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The Ethics of Keeping Pouched Rats as Pets

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How Can We Help?

The Ethics of Keeping Pouched Rats as Pets

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Keeping any pet can provide people with a fantastic companionship and provide the animal with a safe and secure environment to live is life.

A number of people consider the ethics of keeping pouched rats which are closer to wild animals than many domestic counter parts and may consider it cruel or unethical.

Many species of animals are now kept as pets, many of these have been domesticated for many hundreds or thousands of years or more. Forcing any animal to live in an environment it is not suited for is cruel and not ethical.

Keeping animals as pets in general has raised ethical questions for years and many individuals and organisations may be against the keeping of any animal. As humans, we are curious creatures ourselves and keeping animals gives us companionship, a sense of self and worth.

For those of us who choose to keep animals the natural progression is the specialise in the species of animal we enjoy and have a special interest in. For some these are dogs or cats, the typical household pet, for others it may be a hamster, a mouse or a gerbil.

Many pouched rat owners began keeping fancy rats as pets. Pouched rats are a step up in this and we all contribute to the keeping, training and breeding to some degree in the domestication of pouched rats as pets.

Adopting an animal may always be the more ethically sound thing to do, in the case of pouch rats being exotic and rare animals this is not always possible.

While many pouched rat owners work towards the end goal of having lines of pouched rats, who have predictable temperaments and health there will always be those who disagree and believe they should not be kept as pet’s full stop.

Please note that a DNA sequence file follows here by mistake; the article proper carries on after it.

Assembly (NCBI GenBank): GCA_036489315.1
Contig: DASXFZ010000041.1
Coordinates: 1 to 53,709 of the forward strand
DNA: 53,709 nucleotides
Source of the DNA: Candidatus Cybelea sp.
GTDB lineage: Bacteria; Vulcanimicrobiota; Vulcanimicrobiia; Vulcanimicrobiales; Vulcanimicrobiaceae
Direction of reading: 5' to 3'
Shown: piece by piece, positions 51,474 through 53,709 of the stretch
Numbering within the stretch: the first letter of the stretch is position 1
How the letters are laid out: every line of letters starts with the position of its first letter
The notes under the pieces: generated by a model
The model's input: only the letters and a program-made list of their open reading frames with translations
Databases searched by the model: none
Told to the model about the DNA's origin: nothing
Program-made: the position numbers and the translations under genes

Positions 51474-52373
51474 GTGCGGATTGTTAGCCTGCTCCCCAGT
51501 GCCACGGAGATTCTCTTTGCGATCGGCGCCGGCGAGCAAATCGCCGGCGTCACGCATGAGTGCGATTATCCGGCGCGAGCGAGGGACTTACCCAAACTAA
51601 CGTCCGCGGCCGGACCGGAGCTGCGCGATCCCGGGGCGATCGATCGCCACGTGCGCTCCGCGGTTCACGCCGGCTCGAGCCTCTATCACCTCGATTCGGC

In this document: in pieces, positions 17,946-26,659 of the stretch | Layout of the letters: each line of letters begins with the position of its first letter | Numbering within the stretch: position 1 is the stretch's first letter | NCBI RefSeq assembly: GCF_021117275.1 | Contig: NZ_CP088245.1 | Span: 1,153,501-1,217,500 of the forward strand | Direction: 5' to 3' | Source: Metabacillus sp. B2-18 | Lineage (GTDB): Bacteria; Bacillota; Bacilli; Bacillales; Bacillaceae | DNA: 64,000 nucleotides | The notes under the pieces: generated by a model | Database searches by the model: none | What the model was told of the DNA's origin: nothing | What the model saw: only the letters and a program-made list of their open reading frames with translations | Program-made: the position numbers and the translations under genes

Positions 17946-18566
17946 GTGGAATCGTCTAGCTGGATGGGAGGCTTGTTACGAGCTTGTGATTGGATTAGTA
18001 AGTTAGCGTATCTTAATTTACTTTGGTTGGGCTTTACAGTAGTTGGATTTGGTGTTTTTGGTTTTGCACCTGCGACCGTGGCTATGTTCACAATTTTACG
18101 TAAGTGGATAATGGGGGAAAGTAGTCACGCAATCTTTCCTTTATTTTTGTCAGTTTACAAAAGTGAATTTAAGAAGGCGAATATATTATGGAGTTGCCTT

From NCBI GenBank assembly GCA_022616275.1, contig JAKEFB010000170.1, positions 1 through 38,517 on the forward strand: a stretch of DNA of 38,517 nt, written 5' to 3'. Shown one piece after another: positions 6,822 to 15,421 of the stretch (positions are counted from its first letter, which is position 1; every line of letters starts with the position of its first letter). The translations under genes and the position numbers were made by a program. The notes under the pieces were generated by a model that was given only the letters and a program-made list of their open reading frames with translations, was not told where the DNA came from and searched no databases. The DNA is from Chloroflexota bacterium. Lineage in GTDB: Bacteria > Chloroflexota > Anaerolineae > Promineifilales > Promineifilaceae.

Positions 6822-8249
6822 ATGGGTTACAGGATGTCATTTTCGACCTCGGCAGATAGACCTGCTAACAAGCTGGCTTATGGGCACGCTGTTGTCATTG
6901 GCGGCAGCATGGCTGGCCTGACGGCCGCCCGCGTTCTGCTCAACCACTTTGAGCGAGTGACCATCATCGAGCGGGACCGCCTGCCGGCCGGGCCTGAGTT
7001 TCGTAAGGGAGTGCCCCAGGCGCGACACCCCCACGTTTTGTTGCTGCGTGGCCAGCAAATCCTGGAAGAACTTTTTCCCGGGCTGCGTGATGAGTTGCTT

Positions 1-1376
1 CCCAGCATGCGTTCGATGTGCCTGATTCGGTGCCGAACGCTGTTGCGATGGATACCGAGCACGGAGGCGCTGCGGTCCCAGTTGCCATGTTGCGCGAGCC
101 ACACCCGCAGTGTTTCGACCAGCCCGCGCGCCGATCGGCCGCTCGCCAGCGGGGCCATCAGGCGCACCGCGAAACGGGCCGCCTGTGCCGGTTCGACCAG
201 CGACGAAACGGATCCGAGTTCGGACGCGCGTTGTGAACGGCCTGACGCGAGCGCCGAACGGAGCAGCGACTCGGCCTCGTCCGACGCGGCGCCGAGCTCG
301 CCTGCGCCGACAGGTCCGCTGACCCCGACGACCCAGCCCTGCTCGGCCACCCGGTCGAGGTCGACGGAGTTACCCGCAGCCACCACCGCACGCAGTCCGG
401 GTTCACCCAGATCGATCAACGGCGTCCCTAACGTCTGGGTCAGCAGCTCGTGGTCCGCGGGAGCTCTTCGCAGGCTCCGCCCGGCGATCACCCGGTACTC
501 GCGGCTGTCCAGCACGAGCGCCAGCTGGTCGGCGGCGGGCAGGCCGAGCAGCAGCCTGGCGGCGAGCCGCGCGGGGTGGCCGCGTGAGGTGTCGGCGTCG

It’s worth noting that pouched rats have been documented as being kept in captivity since at least the early 1900’s. Many of the lines we breed today have come from these early lines and would no longer but suited to live in the wild. Our modern lines are in transition of domestication, most (but not all) enjoy human company, they bond with their owner and live a very happy, healthy and stimulated life while providing their owners with much joy.

The ethical stand points that we feel are more important than the question of keeping semi-wild animals as pets with the aim to domestication would be these examples below.

  • Keeping a fully wild animal that is capable of living in the wild unless there is a specific reason why it cannot be released,
    • It would be in danger of becoming extinct in the wild,
    • to develop breeding programs with the end result of re-release,
    • they are hurt or otherwise cannot return to the wild,
    • they would be a danger to another species or humans on release.
  • Removing a wild animal from the wild with no real reason.
  • Animals which are kept in habitats that are unsuitable, such as cages too small for a bird, fish kept in tanks which are overcrowded or too small. Large breed dogs kept in unsuitable properties.
  • Not providing appropriate stimulation, food, shelter or care to any animal.
  • Not providing health care, vet treatment when required
  • Keeping animals for the sole purpose of breeding to profit
  • Breeding animals without care put into the genetics or risks of the litter
  • Keeping an animal that you know you may need rehome in the near future but choose to keep none the less.
  • Breeding animals for fighting or blood sport.

We could go, however our end result as keepers, owners, breeders of pouched rats is not to analyse the ethics of keeping animals as pets in general but to concern out selves more so with the ethics of breeding the animals safely, carefully choosing homes and providing only the best care these wonderful animal deserve.